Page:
Printers and their ink cartridges.

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  #1  
Old 02-13-05, 07:02 AM
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Printers and their ink cartridges.

I went to my local wallyworld to get replacement ink cartridges for my printer. I discovered something a bit troubling. It was more economical to replace the whole printer than to just buy the cartridges. This is not a high end printer as it was around $100 when I bought it. The replacement cartridges are $125. This does not make a whole lot of sense to me. I have tried the refill kits but had next to no luck. The only luck I did have was that I successfully created one heck of a mess. Those so called easy to remove plastic caps are hermatically sealed tighter than Fort Knox.

I don't use this printer for a business however it is used for kids school work and other home uses. I don't need a high end piece of equipment and this one works fine for my purposes. How long is it going to take the ink industry to catch up with the printer industry price wise? I don't understand why it should work this way and why I should end up with a closet full of good but inkless printers just to buy ink at an affordable price.

The cartridges that come with a new printer give me the same amount of uses that the replacement cartridges do at a much lower price. You also get a bunch of newer graphics programs with the new printer that does not come with the replacement cartridges. Seems to me that a new printer every few months is a better deal if you have the storage space for the old ones. Already have enough door stops and the Salvation Army is over run by inkless printers.

Anyone understand this senseless anology the printer and ink industry seems to have?
 
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  #2  
Old 02-13-05, 07:57 AM
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Post Relative Cost Factors

Hello: majakdragon

Although I tend to agree ink cartridges are costly, I also realize and consider the cost is relevent to the printers cost. Thus, a far more expensive printer would make the catridges seems less expensive. And likely to use the same cartridges. Simply a matter of ink prices versus printer costs, in general terms, variations exist, generalizations realized and considered.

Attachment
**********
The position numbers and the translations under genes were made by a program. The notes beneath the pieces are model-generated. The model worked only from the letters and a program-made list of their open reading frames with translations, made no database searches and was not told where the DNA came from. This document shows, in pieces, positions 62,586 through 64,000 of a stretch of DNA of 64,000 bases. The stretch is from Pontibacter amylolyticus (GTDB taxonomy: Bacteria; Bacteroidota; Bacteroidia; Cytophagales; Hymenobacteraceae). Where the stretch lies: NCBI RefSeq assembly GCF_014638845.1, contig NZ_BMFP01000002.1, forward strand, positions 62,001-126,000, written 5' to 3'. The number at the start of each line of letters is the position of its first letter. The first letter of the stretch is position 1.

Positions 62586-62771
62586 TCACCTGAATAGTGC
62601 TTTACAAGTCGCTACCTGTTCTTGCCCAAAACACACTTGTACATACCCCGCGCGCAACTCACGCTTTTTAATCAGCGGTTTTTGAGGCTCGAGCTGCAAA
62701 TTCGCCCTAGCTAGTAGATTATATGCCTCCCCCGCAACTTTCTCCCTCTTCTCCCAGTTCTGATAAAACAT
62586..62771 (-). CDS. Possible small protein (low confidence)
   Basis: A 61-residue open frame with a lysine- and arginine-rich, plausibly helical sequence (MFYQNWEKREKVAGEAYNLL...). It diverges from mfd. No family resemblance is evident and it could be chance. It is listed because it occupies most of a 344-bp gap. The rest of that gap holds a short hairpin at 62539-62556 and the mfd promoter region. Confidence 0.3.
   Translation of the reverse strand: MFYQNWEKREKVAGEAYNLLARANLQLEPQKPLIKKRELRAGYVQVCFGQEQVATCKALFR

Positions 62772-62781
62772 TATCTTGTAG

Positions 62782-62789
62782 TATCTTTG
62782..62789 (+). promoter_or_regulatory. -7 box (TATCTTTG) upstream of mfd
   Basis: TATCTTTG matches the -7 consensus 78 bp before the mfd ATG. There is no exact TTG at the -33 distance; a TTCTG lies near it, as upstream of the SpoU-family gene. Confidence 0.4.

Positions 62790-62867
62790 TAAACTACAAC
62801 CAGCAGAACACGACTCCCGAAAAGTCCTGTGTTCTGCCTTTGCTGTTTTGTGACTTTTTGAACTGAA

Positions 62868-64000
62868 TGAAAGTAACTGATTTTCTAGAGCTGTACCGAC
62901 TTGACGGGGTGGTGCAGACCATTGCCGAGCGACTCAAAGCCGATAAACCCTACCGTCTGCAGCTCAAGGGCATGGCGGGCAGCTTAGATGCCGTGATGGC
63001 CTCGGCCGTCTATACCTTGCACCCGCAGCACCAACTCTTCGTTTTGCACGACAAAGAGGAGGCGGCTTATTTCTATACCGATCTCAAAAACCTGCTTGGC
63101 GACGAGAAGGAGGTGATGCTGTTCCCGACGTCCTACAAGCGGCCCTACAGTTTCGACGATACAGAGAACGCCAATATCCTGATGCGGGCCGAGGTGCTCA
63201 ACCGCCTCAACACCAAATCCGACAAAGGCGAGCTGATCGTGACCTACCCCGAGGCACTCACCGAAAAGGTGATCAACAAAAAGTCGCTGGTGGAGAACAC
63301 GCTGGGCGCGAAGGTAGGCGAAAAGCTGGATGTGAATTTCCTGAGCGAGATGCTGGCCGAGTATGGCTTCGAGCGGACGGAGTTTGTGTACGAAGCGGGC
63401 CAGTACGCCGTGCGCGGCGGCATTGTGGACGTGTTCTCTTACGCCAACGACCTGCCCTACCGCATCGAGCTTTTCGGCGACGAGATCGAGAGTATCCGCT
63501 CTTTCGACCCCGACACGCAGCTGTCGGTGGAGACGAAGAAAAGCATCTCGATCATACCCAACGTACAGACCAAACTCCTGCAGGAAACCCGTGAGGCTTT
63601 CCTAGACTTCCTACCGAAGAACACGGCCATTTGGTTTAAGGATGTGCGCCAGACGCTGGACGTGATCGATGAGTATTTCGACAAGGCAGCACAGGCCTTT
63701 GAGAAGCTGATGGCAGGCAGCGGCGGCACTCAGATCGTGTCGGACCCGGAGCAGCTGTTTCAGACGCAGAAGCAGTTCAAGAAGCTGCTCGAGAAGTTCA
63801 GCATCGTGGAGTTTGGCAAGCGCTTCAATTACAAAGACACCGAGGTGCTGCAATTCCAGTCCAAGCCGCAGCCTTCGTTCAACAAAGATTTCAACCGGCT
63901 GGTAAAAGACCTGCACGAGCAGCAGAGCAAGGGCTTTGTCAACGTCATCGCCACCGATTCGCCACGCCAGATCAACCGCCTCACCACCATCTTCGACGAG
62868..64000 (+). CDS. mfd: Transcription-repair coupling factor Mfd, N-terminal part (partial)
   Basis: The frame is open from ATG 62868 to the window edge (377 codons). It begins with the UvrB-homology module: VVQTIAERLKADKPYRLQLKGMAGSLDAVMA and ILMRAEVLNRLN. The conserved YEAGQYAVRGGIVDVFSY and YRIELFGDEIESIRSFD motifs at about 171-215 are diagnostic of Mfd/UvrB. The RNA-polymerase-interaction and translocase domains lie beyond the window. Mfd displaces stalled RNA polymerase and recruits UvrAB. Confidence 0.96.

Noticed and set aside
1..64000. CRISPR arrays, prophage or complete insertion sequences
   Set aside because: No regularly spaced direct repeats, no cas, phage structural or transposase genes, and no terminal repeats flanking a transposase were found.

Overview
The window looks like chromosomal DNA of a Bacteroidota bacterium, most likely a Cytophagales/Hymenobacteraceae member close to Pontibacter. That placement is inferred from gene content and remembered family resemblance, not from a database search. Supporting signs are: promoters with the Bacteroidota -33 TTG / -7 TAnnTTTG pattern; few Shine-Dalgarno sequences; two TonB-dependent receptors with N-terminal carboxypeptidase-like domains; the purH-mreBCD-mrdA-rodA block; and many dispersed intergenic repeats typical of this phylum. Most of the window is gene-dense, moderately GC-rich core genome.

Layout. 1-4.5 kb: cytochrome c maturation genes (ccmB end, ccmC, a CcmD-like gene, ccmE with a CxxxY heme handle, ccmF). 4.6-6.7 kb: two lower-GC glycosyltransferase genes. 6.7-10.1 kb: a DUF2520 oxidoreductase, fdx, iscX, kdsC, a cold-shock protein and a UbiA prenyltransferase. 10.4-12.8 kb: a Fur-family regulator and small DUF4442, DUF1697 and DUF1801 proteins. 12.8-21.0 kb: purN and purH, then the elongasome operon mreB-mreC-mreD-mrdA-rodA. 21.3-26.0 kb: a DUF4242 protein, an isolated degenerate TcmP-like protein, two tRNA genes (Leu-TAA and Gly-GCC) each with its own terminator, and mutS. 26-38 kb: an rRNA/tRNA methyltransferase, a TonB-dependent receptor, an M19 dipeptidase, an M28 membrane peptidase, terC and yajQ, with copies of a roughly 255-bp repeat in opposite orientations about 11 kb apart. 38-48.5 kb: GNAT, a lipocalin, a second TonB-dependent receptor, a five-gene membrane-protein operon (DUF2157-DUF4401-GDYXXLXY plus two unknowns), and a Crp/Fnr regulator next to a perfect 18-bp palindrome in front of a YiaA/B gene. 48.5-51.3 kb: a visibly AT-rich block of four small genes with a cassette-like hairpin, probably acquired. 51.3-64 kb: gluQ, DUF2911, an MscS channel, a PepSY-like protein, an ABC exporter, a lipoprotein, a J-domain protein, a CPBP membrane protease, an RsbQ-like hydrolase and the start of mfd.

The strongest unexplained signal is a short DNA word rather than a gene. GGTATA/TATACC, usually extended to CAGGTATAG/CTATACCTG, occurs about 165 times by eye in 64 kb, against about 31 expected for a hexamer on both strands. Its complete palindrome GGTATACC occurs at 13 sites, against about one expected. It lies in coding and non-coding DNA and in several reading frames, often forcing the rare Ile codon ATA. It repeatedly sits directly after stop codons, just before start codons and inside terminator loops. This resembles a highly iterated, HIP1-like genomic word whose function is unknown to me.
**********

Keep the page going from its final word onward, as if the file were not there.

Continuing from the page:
Manufacturing of ink is a costly and complicated process also. Once that entire process is known and all factors are considered, makes the inks costs seem reasonable. Generic inks are not always the same as the OEM inks either. One does pay for quality if you want quality.

Add in the cartridges costs and the technology used adds yet more costs.

Used cartridges do have refund and/or recyling values. Most recycling centers buy back used & empty cartridges. As do some private dealers, ink sellers and retailers, etc. Just have to ask around in your local area, check the phone books and shop a few online ink sellers, etc. Ink resellers have ads on this site also.

Some, if not all cartridges, that come with a new printer do not have the same volume of ink. Doing that saves money which is than possible to sell the printer for a lower initial cost. OEM large capacity ink cartridges, imo, offer the best possible advantages for the money spent.

Personally, the costs to purchase ink cartridges does not effect me to the point of shopping around for price. Cartridges seem to be a rather reasonably good purchase for the intended purposes.

Controlling the print quailty, can be accomplished rather well, even with low to mod range priced printers. All depends on what the end results have to be. For generic printing, the lower quality print selection does fine. All depends on what is being printed and the quality desired, etc.

Without a doubt, the topic is controversial and likely to have many various opinions based on a variety of factors.

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Old 02-13-05, 12:13 PM
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I just bought a new printer that still cost me much less than the new cartridges would have. This is an all in one unit that has printer,scanner,and copier. This comes with the same cartridges that I would have to buy when it runs out. Same volume of ink as the replacements. I have not heard of any recyclers around here so I am not sure exactly how that works.